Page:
- Reference Number: HEY-1305/2022
- Last Updated: 30 May 2022
You can translate this page by using the headphones button (bottom left) and then select the globe to change the language of the page. Need some help choosing a language? Please refer to Browsealoud Supported Voices and Languages.
|A guide for patients, parents and corers|
|This leaflet is designed to give you information about sedatives that may be given to your child prior to tests/investigations taking place. This is not meant to replace discussion between you and your nurse or doctor but can act as a starting point for such a discussion. If, after reading this leaflet you have further questions, please let the nurse/doctor know so that they can answer these.
During your visit to the hospital, your child may need to be sedated so that they are able to keep still in order to successfully perform necessary scans or tests. Sedation is generally performed for patients 3 years old and under. This can also be performed for older patients if you feel your child will not lay still for imaging.
With support and preparation from the unit’s play specialist and a registered children’s nurse, many children cope well and so do not need sedation. Please bring with you some of your child’s favourite books, games, toys or DVDs.
What do you need to do if your child needs sedation?
|You should contact the hospital on the day before the test/scan to check what time your child will be having the sedation. This will allow you to make arrangements to arrive at the ward/department in plenty of time for the sedation to be given.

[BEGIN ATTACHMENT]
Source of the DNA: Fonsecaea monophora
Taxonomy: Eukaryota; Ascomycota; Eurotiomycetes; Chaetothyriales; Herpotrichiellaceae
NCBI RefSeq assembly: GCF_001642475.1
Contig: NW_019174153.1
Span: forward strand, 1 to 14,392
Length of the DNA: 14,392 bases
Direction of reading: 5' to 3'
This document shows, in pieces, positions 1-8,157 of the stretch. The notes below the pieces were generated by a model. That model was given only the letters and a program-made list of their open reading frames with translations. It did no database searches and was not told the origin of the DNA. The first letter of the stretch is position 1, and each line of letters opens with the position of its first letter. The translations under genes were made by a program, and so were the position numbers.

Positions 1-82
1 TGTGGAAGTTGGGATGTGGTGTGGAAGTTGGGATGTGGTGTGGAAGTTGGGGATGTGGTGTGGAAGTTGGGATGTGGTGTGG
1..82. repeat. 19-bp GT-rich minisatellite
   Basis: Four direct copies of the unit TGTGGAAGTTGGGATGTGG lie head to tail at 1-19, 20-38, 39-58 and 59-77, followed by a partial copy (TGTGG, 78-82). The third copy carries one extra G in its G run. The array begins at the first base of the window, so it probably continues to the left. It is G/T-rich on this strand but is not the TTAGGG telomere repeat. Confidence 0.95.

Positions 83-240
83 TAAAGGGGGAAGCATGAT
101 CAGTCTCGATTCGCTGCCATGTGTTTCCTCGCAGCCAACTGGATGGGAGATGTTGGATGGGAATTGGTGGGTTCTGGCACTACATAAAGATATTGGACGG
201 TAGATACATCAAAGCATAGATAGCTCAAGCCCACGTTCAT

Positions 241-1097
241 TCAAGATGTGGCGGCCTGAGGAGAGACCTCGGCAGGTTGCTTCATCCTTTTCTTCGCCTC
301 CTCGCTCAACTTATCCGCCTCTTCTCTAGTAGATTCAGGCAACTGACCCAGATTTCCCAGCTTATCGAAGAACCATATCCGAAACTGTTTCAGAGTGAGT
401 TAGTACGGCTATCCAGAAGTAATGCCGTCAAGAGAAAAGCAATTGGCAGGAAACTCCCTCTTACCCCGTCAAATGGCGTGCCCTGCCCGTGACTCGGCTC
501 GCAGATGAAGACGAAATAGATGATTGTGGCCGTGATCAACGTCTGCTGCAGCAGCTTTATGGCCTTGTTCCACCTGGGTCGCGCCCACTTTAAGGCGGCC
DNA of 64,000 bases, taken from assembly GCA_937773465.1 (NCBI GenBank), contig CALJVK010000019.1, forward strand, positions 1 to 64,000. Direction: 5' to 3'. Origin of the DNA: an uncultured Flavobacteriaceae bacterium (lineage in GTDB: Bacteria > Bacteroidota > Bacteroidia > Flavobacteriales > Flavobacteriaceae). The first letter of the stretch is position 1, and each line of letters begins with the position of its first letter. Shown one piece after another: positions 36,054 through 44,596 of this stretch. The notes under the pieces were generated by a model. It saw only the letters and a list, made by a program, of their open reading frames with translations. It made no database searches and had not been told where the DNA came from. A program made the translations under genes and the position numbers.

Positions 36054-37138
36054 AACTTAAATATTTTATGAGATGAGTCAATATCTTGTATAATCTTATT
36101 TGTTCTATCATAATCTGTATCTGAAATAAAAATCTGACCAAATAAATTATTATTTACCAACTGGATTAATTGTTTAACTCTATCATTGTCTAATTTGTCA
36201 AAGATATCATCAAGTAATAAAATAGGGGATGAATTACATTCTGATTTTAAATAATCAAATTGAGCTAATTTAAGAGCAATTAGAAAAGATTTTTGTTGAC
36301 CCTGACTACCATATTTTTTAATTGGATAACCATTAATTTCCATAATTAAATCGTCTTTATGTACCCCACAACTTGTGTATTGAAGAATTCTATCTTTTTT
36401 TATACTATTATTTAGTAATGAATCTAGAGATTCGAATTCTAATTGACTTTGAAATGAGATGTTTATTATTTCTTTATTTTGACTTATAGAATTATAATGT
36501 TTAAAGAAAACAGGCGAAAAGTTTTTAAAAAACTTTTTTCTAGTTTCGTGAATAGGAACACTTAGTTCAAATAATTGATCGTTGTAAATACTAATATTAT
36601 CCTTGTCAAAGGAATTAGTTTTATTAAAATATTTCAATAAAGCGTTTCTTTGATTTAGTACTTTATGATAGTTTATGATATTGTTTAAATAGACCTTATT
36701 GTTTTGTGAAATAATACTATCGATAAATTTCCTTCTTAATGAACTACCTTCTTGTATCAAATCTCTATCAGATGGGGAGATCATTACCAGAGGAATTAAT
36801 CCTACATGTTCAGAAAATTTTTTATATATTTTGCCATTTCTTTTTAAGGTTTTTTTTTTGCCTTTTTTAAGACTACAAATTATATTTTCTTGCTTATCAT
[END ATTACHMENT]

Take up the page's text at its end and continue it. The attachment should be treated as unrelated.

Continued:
If your child is under 2 years old, they will need to be fasted of food/milk 4 hours prior to their scan time. They may drink clear fluids up to 2 hours before their scan. The sedation is given in medicine form by mouth and is called CHLORAL HYDRATE.
If your child is over 2 years old, they will need to be given two different medicines: PROMETHAZINE and CHLORAL HYDRATE. Your child should be fasted of food/milk 4 hours prior to their scan time. They may drink clear fluids until they are given the first medication – which is normally given 1 hour 30 minutes before their scan.
The timing of the medicines is important because it ensures that they have time to work properly.
Please do not allow your child to sleep in the morning or until the sedation has been given.
What happens next?
|Once your child has been given the medicine, they must stay in the department/ward. Your child will gradually fall asleep, after which the nurse will take them to have the procedure performed. You are welcome to be with your child throughout the procedure.
After the scan, your child will return to the ward/department to recover from the procedure and the sedation. Some children take a little longer than other to recover after the sedation. It is important that you and your child stay until they have woken fully and has had something to drink so that we know that they are well enough to go. You could bring something with you that your child likes to eat or drink.
The nurse will assess your child to ensure a full recovery has been made and will give you any additional information about care, future appointments, or tests.